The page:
But if all Guzman’s works are anchored in the one seminal historical event, that is not to say that he just repeats himself, following in his own footsteps. His movies are about the search for answers, about filmmaking as a way to respond to trauma, as a tool of remembrance and meditation and political action. As long as he continues to make films, we’ll never forget what happened.

    Patricio Guzman

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    25 Most Collectible Midcareer Artists: Kay Rosen

    In its September issue, Art+Auction compiled a list of the 25 most collectible midcareer artists working today. This month, ARTINFO will publish one installment from the feature per day. Click here to read Art+Auction editor-in-chief Eric Bryant’s introduction to the list. To see all the installments published so far, click here.

    Kay Rosen |  b. 1944  |  United States

    Kandahar, Afghanistan’s second-largest city, is a place rife with conflict. It is also the inspiration behind Rosen’s 2012 text work Between a Rock and a Hard Place, which spells out the name of the city in big, gray block letters bookended by the letters C and D in white paint. It is the absence of half of the phrase that catches the viewer’s attention. Purchased by the Art Institute of Chicago for $75,000 from a 2012 show in New York at Sikkema Jenkins & Co., the piece is emblematic of how Rosen plays with language to social and political effect.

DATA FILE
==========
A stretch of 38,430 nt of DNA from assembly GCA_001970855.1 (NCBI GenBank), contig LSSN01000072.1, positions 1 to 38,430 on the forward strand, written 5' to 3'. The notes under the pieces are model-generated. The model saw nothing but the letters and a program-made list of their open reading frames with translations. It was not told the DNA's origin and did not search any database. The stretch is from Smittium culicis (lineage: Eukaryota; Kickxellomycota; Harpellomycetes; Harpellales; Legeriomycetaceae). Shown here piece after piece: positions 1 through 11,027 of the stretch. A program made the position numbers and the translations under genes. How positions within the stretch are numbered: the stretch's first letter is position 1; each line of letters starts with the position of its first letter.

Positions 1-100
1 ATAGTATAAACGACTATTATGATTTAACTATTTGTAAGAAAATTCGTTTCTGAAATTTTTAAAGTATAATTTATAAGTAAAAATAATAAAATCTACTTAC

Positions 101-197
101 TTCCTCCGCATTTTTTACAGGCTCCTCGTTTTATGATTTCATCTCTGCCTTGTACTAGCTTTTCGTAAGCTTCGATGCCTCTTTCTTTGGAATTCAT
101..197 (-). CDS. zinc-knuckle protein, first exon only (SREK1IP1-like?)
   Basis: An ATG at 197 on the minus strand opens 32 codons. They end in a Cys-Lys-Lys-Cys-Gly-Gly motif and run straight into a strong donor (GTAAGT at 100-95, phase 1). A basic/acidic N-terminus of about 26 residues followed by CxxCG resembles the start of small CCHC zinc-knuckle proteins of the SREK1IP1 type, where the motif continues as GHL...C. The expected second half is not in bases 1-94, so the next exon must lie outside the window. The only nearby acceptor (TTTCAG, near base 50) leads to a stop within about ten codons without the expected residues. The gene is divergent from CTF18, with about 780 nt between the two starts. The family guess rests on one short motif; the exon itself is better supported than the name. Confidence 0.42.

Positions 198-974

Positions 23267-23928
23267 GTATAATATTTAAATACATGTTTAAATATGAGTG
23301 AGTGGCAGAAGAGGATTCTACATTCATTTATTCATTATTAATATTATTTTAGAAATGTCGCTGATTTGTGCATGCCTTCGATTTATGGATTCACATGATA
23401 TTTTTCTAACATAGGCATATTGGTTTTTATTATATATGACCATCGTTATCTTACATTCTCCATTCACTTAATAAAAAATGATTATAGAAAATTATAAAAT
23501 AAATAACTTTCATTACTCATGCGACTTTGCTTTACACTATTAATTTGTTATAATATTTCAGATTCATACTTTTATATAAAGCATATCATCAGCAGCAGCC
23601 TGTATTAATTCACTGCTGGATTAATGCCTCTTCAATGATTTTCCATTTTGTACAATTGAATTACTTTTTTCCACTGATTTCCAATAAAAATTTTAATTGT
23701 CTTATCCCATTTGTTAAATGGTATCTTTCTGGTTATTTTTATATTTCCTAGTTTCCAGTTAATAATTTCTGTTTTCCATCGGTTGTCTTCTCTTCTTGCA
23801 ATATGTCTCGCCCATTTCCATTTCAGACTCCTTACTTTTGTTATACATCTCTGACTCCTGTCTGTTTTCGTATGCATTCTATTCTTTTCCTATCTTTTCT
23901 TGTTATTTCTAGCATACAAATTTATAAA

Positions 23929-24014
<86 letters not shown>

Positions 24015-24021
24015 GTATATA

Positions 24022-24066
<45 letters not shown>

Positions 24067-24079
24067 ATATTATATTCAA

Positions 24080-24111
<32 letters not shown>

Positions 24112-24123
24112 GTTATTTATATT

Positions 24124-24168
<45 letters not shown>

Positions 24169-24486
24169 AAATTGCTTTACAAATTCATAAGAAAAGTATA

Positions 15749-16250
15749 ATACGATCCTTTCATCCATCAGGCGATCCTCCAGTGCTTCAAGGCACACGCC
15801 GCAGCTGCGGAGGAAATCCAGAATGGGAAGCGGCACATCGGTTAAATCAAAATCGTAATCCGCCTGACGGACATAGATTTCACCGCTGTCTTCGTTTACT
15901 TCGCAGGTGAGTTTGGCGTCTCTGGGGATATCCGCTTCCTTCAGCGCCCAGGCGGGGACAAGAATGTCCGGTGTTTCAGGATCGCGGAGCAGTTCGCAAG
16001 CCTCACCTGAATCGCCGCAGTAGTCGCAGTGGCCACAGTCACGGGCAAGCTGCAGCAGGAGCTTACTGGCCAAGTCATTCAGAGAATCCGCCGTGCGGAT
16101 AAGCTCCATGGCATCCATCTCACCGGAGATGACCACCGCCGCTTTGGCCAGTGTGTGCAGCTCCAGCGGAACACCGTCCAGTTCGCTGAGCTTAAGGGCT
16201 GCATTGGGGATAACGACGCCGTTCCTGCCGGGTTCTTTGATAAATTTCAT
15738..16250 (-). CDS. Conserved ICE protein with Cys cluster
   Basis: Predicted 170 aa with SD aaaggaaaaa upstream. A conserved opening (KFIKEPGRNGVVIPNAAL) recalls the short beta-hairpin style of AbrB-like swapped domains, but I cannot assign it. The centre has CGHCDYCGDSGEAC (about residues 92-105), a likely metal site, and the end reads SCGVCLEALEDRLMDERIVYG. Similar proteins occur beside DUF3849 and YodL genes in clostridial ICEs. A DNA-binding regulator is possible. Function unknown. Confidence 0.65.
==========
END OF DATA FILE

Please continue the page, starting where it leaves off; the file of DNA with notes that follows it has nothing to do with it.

Recently, the artist filled a billboard with the word WARNING—the first N bearing a conspicuous extra stroke in bright red paint that imparted a double reading, WARMING. Titled This Means War…, the piece was commissioned by Ingleby Gallery in Edinburgh.

    The artist traces her obsession with language to her childhood in Corpus Christi, Texas, where she heard Spanish and English on the streets and Yiddish spoken by her grandmother at home. Such early exposure to what Rosen has referred to as the “athleticism of language” led her to pursue languages at Tulane and linguistics at Northwestern.

    Prices for the artist’s prints, issued in editions of 25 to 125, range from $500 to $3,000; paintings sell for $30,000 to $50,000, though larger, multi-panel works can bring $100,000. “She’s underappreciated, but we’re working to change that,” says Meg Malloy, a partner at Sikkema Jenkins. The artist is also represented by Barbara Krakow Gallery in Boston.